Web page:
Global sport policy review to integrate refugees
Many strides have been made over the last five decades in an attempt to support the social inclusion, physical health and well-being of the forcibly displaced in society through sport (Appiah Kusi, 2022; Spaaij et al., 2019). In this call for articles, McTavish indicated how the Gaelic Athletic Association (GAA) is organizing fundraising, collection of goods and registration of vacant and habitable flats to receive and welcome refugees, particularly from Ukraine. It is evident that efforts are being made globally, by international humanitarian agencies, sport actors and sport organizations to support the forcibly displaced.
Recently, Spaaij and Oxford (2018) have suggested that one of the main challenges in preventing sport from effectively contributing to social inclusion, physical health and well-being of refugees is policy and political gap, particularly in host communities. It is against this background that the European Union and the Global North have made tremendous efforts in sport and physical activity as a medium to be able to offer care, support, love and integration to the forcibly displaced (Spaaij et al., 2019).
The recent displacements in Ukraine as a result of the war, the Philippines as a result of the typhoon, Nigeria as a result of flooding, and many other African countries resulting from economic instability has ballooned the crisis of refugees, putting a huge burden on international agencies, sport actors and organizations to rethink and reconsider a strategic approach to aid the victims in host communities.
This article proposes the need for reviewing sport policy globally to integrate refugees. This action would be better initiated by the international governing bodies of sport, international sport associations and continental sport associations. For instance, FIFA, as the highest global governing body of football with over 200 member associations worldwide, would be able to redirect a review of sport policy at the various member nations with a greater emphasis on refugees’ integration into the host society via football. This becomes easy for the national sport organizations to readjust, as FIFA forbids political interventions in football at all member nations, thereby, limiting the impact of sport to be effectively used as a tool to integrate refugees. International sport governing bodies such as the International Olympic Committee (IOC) would be better engaged to augment a review of Olympic and African Games sport policy at the various member associations to absorb and integrate refugees.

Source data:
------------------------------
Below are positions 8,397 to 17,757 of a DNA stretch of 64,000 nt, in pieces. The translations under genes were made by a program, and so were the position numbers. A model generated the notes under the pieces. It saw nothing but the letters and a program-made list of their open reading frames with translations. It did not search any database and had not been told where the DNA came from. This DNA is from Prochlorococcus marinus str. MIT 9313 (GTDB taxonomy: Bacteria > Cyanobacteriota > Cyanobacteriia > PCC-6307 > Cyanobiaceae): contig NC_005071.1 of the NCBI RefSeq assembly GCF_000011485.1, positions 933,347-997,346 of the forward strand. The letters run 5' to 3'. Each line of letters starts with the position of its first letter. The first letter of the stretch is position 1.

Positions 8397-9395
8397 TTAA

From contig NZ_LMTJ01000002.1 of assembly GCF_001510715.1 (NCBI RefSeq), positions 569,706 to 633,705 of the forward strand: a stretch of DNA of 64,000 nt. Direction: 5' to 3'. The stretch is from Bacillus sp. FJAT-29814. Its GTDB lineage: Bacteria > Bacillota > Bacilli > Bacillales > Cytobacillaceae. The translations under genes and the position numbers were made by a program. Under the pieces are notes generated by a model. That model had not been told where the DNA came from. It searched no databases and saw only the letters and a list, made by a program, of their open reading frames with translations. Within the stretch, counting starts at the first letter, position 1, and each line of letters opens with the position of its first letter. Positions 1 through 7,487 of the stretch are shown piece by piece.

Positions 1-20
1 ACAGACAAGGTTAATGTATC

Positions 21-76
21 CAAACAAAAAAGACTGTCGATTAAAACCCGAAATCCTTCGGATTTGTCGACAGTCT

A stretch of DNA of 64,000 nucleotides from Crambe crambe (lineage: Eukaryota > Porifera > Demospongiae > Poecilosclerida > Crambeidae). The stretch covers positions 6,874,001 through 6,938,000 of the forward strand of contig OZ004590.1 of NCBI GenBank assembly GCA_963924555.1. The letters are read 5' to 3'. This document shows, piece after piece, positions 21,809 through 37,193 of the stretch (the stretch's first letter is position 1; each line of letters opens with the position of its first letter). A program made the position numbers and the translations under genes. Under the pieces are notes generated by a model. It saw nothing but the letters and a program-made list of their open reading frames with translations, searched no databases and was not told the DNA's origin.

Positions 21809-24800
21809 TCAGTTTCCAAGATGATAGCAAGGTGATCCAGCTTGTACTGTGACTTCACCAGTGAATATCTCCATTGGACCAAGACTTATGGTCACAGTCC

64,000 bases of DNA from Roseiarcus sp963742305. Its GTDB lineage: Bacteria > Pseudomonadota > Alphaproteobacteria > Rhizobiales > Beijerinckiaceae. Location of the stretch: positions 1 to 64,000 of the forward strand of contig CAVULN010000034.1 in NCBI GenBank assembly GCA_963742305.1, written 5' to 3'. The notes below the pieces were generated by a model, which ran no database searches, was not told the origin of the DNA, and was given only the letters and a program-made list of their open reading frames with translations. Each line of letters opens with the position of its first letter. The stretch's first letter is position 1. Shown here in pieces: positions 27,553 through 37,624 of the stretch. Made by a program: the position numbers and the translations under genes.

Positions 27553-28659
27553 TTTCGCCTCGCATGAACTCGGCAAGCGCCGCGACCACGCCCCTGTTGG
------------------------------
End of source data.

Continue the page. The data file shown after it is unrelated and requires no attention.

I propose to UNHCR and sport actors to initiate a collaboration between international sport governing bodies on the need to mediate a review on sport policy to include refugees with specific directions on sustainable, effective and contextual sporting and/or recreational facilities to better integrate the refugees, thereby, lessening the burden of international agencies, sport actors and sport organizations in their attempt to provide support for refugees.
Spaaij, R., & Oxford, S. (2018). “SDP and forced displacement”, in Routledge Handbook of Sport and Development and Peace, Eds Collison, H., Darnell, S., Giulianotti, R., & Howe, P.D. (London: Routledge), 385-395.
Spaaij, R., Broerse, J., Oxford, S., Luguetti, C., McLachlan, F., McDonald, B., Klepac, B., Lymbery, L., Bishara, J., & Pankowiak, A. (2019). Sport, Refugees, and Forced Migration: A Critical Review of the Literature. Front. Sports Act. Living 1:47. doi: 10.3389/fspor.2019.00047
Frank Appiah Kusi is an Assistant Lecturer in Sport Management at the School of Sports and Exercise Medicine of University of Health and Allied Sciences, Ho, Ghana. Appiah Kusi is also a Ph.D. student at Philippine Christian University, Manila, where his research focus on Sport Marketing and Sponsorship.